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iii. Even for the

iii. Even for the relatively good cross-sectional indicators, step-wise targeting based solely on cross-sectional data is significantly more costly than perfect targeting in achieving any given impact on chronic poverty. iv. While there is some variation from year to year, there is no obvious pattern, such as between ‘good’ and ‘bad’ agricultural years. This does not bear out the finding of Lanjouw and Stern (1991) that current income in a good agricultural year is a better indicator of chronic poverty than in a bad year. The last mile reach strategies can attempt to focus the benefit of public expenditure to the poor by identifying them as direct beneficiaries, screening out unintended beneficiaries as well as by dovetailing the programmes to suit the specific needs of the targeted populations. Last mile reach strategies involve identification of the potential beneficiary and the administration of the benefit. These strategies refer to strategies for targeting, allocation of funds or benefits, and conversion of funds or benefits into outcomes aimed at achieving the MDGs. 6.1 Targeting Strategies a. Methods of Targeting A number of alternative methods of targeting can be identified, as discussed below: a1. Individual Assessment Mechanism In this mechanism, each potential beneficiary has to be examined separately to assess whether he is a bonafide applicant on the basis of various criteria, to receive the benefit of the programme. a2. Group Assessment In this case, an eligible group is decided on the basis of special characteristics, e.g., school lunch programmes that operate only in poor areas, programmes that predominantly benefit chosen states, districts, blocks, neighbourhoods based on relevant characteristics. a3. Geographic Targeting The main attraction of geographic targeting is its simplicity. Regions can be assigned priority on the basis of existing aggregate data. The complicated administrative mechanisms or means test for selecting beneficiaries individually are not required in the case of geographic targeting. Many Latin American countries have attempted geographic 128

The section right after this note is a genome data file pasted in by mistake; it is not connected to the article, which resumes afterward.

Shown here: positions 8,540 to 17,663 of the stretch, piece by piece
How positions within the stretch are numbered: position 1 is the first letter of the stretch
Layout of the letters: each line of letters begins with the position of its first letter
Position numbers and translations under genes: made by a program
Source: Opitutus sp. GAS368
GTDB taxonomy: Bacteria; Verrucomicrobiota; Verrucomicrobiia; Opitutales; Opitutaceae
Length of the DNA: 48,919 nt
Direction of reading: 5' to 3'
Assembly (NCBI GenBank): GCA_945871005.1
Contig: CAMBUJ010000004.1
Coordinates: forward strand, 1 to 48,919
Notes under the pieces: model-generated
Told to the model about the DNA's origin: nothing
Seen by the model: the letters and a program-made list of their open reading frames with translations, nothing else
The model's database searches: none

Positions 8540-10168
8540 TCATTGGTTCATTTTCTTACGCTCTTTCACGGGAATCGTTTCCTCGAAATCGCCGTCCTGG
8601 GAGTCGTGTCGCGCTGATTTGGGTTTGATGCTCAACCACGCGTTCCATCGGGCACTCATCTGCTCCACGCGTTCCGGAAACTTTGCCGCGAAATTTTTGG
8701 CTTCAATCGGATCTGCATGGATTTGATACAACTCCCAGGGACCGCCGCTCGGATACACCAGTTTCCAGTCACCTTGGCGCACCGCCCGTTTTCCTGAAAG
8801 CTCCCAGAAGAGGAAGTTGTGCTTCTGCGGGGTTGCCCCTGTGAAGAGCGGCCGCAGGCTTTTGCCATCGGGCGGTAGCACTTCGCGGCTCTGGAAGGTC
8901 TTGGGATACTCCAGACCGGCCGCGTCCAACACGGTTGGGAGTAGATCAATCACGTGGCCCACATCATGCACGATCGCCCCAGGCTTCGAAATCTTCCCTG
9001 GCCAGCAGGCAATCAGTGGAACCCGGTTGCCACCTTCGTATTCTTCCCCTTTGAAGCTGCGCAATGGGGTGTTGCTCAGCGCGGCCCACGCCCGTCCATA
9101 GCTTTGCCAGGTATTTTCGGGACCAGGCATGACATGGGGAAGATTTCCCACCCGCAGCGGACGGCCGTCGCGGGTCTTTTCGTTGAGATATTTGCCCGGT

targeting as a device to improve effects of poverty programmes. Ravallion (1992) and Datt and Ravallion (1993) have investigated the potential of geographic targeting for India (and Indonesia) through a model designed to minimize poverty. Results for both the countries indicate that the qualitative effect of reducing regional disparities in average living standards generally favours the poor. The overall maximum impact for India was equivalent to what could be achieved by a uniform, untargeted transfer of 1.5 percent of mean consumption. Based on simulation exercises, Baker and Grosh (1994) also examine geographic targeting. Their findings indicate that as compared to generalised food subsidy programme, the accuracy of geographic targeting is much better. a4. Self-targeting Mechanisms Self-targeting involves relying on the individual decisions of a potential beneficiary to participate in the programme. The programme is decided in such a way as to discourage the non-poor from using it. Self-selection as a method of targeting has been recognised as one of the best. There are two main caveats about self-targeted schemes. First, they screen participants by imposing a cost on them. Good schemes ensure that the cost is higher for the non-poor than the poor. But, the cost may be significant for the poor also including the cost of forgone income. b. Targeting Errors It is generally recognised that there are two types of errors in targeting expenditures for poverty alleviation: type I and type II. Type I error is an error of omission of the poor from the scheme, and type II error is the error of inclusion of non-poor in the scheme. Cornia and Stewart (1995) have referred to these errors as the F-mistake and the E- mistake. The F-mistake is the failure in the prime objective of intervention. The E-mistake is that of excess coverage. If the total population is N, and the target (poor) population is P, the two types of mistakes can be indicated as in Table 6.1. Table 6.1: Classification Matrix: E- and F-Mistakes Population Covered Poor Non-Poor Total Population All covered by programme P c NP c N c All not covered by programme Source: Cornia and Stewart (1995). P nc (E-mistakes) NP nc N nc (F-mistakes) P NP N 129

World Comparative Economic And Social Data
Police Stations - Tamil Nadu Police
N u m b e r o f S c h o o l s - DISE
Census 2011 population of Latur district
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